"I said 'Coltrane okay, but I want to use all the musicians that I want.' I wanted to use Ted Curson, who's a much more contemporary trumpet player than the trumpet player I ended up with, Kenny Dorham."
Coltrane okay? That's quite a ringing endorsement there, Cecil.
Stereo Drive, aka Hard Driving Jazz, aka Coltrane Time, is an album of a few aliases and a couple leaders - or so we've been led to believe. Nowadays it is easiest acquired as a Blue Note release under Coltrane's name but upon its inital pressing in 1959 this was a Cecil Taylor session and album (the above cover credits the tenor sax to one "Blue Trane"). My own copy, released by the Spanish label Gambit Records, credits it as "Cecil Taylor with John Coltrane", a rather nice compromise to be sure but the bonus six bonus cuts are all from Jazz Advance, Taylor's breakthrough release from two years previous - a sign, if any were otherwise needed, that Taylor was the man in charge. If I were to guess I'd say that Coltrane's co-credit is shore up some interest from casual buyers - and, indeed, that was my primary motivation for investment.
Given that he was using an admittedly feeble alias - I imagine in order to appear on a rival record label's release, much like "Charlie Chan" on Jazz at Massey Hall - and the fact that his name appears in smaller print than even the supposedly unwanted Kenny Dorham, there's no way that the optics of the time could persuade you to believe that this is a Coltrane session with Taylor guesting. But what about if you pick up a copy of Coltrane Time, how would having his name as part of the title and his picture on the cover affect one's perception? Well, given that he is the first soloist on opener 'Shifting Down' - notably a Dorham composition, curious that Taylor would use a number by a musician that he didn't want to be there in the first place to commence the album - is Coltrane then you could be forgiven for making this assumption. The lack of lengthy, ponderous tenor solos must be seen in the context of albums from his pre-Atlantic period and the fact that he had also been playing second fiddle to both Miles Davis and Thelonious Monk: Taylor and Dorham are hardly Jimmy Garrison or Reggie Workman, there to serve every need and desire of the guru on tenor sax.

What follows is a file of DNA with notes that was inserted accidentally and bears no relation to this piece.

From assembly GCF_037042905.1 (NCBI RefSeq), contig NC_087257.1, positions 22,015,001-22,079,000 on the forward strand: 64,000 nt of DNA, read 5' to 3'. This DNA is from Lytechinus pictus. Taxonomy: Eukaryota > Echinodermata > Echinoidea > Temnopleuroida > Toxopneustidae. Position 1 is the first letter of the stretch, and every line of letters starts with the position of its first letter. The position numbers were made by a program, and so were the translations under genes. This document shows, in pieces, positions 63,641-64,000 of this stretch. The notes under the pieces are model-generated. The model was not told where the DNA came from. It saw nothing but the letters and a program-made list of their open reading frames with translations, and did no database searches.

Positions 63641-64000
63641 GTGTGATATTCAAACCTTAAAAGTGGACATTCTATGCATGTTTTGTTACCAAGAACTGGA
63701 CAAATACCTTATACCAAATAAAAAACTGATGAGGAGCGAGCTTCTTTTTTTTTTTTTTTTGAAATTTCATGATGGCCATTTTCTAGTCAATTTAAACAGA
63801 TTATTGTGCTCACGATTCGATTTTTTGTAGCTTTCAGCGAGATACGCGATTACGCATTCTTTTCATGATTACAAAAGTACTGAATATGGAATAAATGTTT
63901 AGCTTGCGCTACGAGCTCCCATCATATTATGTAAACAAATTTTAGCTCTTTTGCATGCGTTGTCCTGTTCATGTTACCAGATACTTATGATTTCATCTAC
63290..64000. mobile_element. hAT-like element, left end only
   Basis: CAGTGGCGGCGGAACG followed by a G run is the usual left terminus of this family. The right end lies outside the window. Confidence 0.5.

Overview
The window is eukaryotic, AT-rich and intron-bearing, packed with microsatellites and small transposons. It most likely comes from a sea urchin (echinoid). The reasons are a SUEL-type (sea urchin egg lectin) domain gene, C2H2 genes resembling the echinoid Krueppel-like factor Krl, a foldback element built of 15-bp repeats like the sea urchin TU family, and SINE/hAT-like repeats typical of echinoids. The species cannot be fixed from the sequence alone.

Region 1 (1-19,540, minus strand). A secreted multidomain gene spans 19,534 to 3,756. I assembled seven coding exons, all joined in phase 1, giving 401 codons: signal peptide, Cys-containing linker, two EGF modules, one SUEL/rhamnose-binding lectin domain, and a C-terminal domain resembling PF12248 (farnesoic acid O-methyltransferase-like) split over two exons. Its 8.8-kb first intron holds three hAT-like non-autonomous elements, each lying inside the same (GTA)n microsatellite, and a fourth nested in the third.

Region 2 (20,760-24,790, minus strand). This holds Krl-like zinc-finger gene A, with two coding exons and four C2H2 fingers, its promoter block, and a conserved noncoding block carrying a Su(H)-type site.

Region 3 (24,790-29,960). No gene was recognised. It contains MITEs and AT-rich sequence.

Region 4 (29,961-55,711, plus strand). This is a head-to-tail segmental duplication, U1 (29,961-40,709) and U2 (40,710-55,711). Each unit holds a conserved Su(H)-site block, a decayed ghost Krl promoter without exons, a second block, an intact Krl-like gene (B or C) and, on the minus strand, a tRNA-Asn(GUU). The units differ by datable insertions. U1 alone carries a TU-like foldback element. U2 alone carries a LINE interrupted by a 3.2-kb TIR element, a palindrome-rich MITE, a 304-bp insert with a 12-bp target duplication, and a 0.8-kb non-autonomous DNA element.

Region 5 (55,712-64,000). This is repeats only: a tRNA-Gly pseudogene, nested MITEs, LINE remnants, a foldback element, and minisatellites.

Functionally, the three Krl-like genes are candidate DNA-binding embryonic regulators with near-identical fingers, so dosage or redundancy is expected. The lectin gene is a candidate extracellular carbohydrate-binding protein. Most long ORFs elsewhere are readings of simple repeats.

So, could this album have been called something like Kenny Dorham in the Driver's Seat, with the trumpeter being credited as leader? I don't see why not. Miles Davis once complained that Thelonious Monk would never lay out during his solos and the Dorham-Taylor relationship is reminiscent of this dysfunctional dynamic - but the pianist seemed just as willing to go on playing what he liked while Coltrane took the lead as well. Reviews suggest that Dorham disliked Taylor's playing just as much as Taylor disliked his and indicate a certain tension to the recordings as a result but I don't hear it. Certainly their styles often clash and I'm sure their personalities also failed to mesh but since when did collaborators have to be best friends and musical bosom buddies?
Perhaps failing to live up to the vision Taylor had initially in mind, Hard Driving Jazz works rather well precisely because of the contrast of styles and antagonism - and this is only reinforced by the bonus tracks. Whereas Cecil Taylor left in charge of a more sympathetic group of musicians often sounds impressive but aimless, this makes it obvious that his unique talent lends itself much better alongside individuals with whom he disagreed. And so too does Coltrane. And, dare I say, so too does Dorham.